PUN­JAB’S POET OF DARK­NESS

Gurvinder Singh has put the state’s in­de­pen­dent cinema on the global map, one fear­less film at a time WHAT MAKES SINGH’S FILMS FAS­CI­NAT­ING IS THAT HE HAS NEVER LIVED IN PUN­JAB YET HAS A FIN­GER ON ITS PULSE

India Today - - GURVINDER SINGH | PROFILE - By Suhani Singh

The over­cast early af­ter­noon at the Sav­it­ribai Phule Pune Univer­sity’s syl­van cam­pus could well be a melan­cholic back­drop for a Gurvinder Singh film. The di­rec­tor of two Na­tional Award­win­ning Pun­jabi films—Anhe Ghore Da Daan and Chau­thi Koot (which re­leases on Au­gust 5)—sits on a damp bench fac­ing the univer­sity’s Vic­to­rian Gothic main build­ing. This is where he found him­self af­ter drop­ping out of NIFT and work­ing at an ad agency in New Delhi, to top the en­trance exam for mass com­mu­ni­ca­tions. Pune is where he would dis­cover for­eign cinema—at the Al­liance Fran­caise, Max Mueller Bhavan and the Na­tional Film Ar­chives of In­dia, where he would study direction at the Film & Tele­vi­sion In­sti­tute of In­dia from 1997 to 2001, read Hindi nov­els and trans­la­tions of Pun­jabi ones (Gur­dial Singh’s Anhe... be­ing the first) and fi­nally buy a house not far from FTII.

It’s a tem­po­rary home. For Singh now lives in a for­est above Bir in Hi­machal, where he writes, paints and grows veg­eta­bles. “I al­ways longed to move away from the city,” he says. “It’s a hol­i­day cum workspace.”

There was enough in­di­ca­tion in his ado­les­cence that Singh would be an odd­ity in the In­dian film in­dus­try. That he would mil­i­tate against its com­mer­cial dik­tat and work with non-pro­fes­sional ac­tors. That still­ness and si­lence would con­vey more than di­a­logue and song in his films. Born and brought up in the west Delhi neigh­bour­hood of Ra­jouri Gar­den, he spent hours scour­ing is­sues of Il­lus­trated Weekly and read­ing books on pre­his­toric and mod­ern art. His pocket money he spent on buy­ing tapes of In­dian clas­si­cal mu­sic or copy­ing por­traits of Rem­brandt, Van Gogh and Gau­guin. He sat in the li­braries at the Lalit Kala and Sahitya Kala Akademis, and took soli­tary walks around the Red Fort or Pu­rana Qila, wan­der­ing some­times to the ad­ja­cent Delhi Zoo, just watch­ing the an­i­mals. Now his films fea­ture char­ac­ters walk­ing, of­ten in dark, un­set­tling land­scapes, and an­i­mals—a sick goat in Anhe, Gaddi dog Tommy in Chau­thi Koot, a pi­geon in Pathankot in his forth­com­ing short.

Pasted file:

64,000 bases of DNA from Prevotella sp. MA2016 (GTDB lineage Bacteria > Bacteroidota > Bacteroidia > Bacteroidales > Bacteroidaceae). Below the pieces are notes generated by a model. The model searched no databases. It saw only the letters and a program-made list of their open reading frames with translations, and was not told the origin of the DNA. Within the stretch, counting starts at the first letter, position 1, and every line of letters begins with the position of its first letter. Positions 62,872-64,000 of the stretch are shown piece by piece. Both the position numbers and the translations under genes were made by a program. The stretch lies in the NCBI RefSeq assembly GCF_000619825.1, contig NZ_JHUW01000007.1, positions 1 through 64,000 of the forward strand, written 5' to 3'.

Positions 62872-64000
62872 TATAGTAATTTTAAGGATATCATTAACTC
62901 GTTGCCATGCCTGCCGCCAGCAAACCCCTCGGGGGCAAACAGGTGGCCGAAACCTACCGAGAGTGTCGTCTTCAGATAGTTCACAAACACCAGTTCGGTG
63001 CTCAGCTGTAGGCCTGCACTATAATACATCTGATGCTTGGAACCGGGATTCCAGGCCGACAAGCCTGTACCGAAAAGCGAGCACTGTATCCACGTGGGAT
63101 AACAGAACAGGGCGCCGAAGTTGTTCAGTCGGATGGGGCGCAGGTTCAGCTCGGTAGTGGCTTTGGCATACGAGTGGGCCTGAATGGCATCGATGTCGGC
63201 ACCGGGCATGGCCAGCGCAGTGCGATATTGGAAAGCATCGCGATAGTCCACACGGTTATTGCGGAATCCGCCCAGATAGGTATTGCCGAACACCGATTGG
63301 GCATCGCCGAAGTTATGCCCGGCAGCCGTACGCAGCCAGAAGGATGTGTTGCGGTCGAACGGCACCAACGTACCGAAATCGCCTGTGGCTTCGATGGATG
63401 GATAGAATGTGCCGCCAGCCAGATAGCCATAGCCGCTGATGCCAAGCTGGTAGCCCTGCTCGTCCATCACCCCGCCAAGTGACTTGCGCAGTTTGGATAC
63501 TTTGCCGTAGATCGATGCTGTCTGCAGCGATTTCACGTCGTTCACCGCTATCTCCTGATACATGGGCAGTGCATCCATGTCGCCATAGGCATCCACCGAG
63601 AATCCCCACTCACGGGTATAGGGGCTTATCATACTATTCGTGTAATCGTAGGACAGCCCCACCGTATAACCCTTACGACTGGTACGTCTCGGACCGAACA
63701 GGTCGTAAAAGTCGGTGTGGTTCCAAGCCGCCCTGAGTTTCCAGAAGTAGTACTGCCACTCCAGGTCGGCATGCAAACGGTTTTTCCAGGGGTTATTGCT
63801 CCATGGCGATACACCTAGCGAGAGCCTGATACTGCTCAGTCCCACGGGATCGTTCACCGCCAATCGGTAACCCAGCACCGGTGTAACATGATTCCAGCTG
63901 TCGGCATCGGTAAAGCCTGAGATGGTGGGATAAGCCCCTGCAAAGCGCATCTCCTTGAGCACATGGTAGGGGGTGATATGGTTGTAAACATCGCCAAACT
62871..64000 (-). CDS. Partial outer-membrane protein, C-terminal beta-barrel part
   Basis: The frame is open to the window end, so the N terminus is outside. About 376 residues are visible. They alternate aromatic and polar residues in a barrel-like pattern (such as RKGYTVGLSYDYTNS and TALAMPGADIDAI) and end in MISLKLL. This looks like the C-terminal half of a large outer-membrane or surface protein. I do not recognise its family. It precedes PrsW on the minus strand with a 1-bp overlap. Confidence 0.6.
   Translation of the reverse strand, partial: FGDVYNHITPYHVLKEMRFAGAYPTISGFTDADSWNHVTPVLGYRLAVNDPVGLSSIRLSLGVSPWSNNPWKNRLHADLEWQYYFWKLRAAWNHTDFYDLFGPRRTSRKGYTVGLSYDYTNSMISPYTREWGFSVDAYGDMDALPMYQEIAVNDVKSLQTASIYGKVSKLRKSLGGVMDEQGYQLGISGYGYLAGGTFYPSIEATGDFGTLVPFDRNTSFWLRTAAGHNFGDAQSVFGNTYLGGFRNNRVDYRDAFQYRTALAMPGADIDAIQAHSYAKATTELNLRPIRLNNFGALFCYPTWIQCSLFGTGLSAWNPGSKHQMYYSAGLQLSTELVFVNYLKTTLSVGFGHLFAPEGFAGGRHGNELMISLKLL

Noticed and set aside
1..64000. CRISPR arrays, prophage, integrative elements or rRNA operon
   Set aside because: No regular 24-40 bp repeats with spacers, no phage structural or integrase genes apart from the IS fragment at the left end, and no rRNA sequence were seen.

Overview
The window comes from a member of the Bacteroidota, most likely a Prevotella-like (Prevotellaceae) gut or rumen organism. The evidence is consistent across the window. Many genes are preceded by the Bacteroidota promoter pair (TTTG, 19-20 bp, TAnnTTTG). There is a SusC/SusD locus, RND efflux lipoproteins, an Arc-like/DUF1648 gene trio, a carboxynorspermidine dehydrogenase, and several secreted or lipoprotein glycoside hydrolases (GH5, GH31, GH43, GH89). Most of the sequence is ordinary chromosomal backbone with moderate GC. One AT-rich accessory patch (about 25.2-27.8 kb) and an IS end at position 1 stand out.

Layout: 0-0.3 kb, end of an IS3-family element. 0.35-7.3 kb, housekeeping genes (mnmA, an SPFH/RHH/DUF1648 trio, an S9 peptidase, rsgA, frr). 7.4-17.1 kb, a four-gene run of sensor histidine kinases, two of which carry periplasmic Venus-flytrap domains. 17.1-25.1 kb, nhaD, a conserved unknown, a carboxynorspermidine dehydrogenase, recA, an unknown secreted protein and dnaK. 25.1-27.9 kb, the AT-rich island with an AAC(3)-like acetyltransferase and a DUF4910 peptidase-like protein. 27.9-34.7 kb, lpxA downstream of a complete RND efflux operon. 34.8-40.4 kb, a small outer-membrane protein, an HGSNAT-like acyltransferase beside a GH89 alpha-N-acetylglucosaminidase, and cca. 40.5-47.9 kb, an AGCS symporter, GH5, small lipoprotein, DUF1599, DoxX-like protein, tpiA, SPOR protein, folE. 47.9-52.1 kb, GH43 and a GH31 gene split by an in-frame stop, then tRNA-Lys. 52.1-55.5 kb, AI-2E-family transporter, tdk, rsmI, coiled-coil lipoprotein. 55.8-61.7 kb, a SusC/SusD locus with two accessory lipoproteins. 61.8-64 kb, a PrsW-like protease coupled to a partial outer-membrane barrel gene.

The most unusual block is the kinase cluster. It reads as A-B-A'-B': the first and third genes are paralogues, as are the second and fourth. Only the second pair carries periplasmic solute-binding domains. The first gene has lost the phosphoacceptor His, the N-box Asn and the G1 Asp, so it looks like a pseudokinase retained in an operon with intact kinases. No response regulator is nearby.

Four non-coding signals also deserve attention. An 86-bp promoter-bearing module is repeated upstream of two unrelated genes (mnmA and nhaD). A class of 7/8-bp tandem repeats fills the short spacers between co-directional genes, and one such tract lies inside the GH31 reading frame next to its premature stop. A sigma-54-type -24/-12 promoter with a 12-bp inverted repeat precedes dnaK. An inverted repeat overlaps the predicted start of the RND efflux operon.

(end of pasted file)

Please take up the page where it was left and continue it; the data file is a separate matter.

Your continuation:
What makes Singh’s films fas­ci­nat­ing is that he has never lived in Pun­jab, yet has a fin­ger on its pulse. He vis­ited the Golden Tem­ple as a child and, af­ter his grad­u­a­tion from FTII in 2001, toured the state for four years, ex­plor­ing its rich mu­si­cal tra­di­tion. “To get that cer­tain au­then­tic­ity of how peo­ple talk, of re­la­tion­ships, the ex­pres­sions, you need to live there,” he says. “But I get it when I read some­thing. Then I take it as the base and fuse my own ex­pe­ri­ences of hav­ing trav­elled and met peo­ple.” In Singh’s cin­e­matic world, the sound­scape is as de­tailed as the im­ages. “There is al­ways a lovely di­a­logue go­ing on be­tween mu­sic and paint­ing when I’m mak­ing a film,” he adds. Singh doesn’t spoon-feed his au­di­ence, he en­gages it. So he gets calls from a San Francisco Dalit cab­bie ea­ger to share his life story as well as posts from irate view­ers on Facebook ac­cus­ing him of wast­ing their time. Singh is pleased so long as he gets a re­ac­tion. “Am­bi­gu­ity ex­cites me,” he says. “I like films which are open-ended.” Main­stream pro­duc­ers in Pun­jab have taken note. Singh, whose two films, both lit­er­ary adap­ta­tions, have pre­miered at Venice and Cannes re­spec­tively, is now her­alded as a film­maker who has put Pun­jabi cinema on the world map and taken it beyond di­as­pora au­di­ences in Canada and the US.

Fear be­sets his reel char­ac­ters but Singh him­self is fear­less. He was crit­i­cal of Bahubali win­ning the Na­tional Award. His pro­ducer ac­cepted the award for Chau­thi Koot, trac­ing char­ac­ters caught in the con­flict be­tween the mil­i­tants and the state po­lice in Pun­jab’s in­sur­gency years. “How can I take awards from the same peo­ple who are hell-bent on de­stroy­ing in­sti­tutes like FTII?” he says. He lauds the French for giv­ing “many grants to film­mak­ers” and see­ing them not just as artists but “as philoso­phers”. “Here cinema is too synced with en­ter­tain­ment,” he says.

He is now writ­ing what he calls a “re­flec­tive com­edy” which he hopes to shoot in Pun­jab next spring. He has also been com­mis­sioned to di­rect a film on artist Atul Dodiya. Pun­jab, how­ever, will re­main his muse even though he says the state “is go­ing down the drain cul­tur­ally”. “In the name of cul­ture to­day, we have films about Jat iden­tity. Or songs about drink­ing, guns, women. The kind of work be­ing pro­duced in the state is com­pletely dif­fer­ent from its peo­ple who are very nice, open, sen­si­tive and hos­pitable.” In Singh’s cinema, Pun­jabis, if not Pun­jab, can find sal­va­tion.

Fol­low the writer on Twitter @Suhani84

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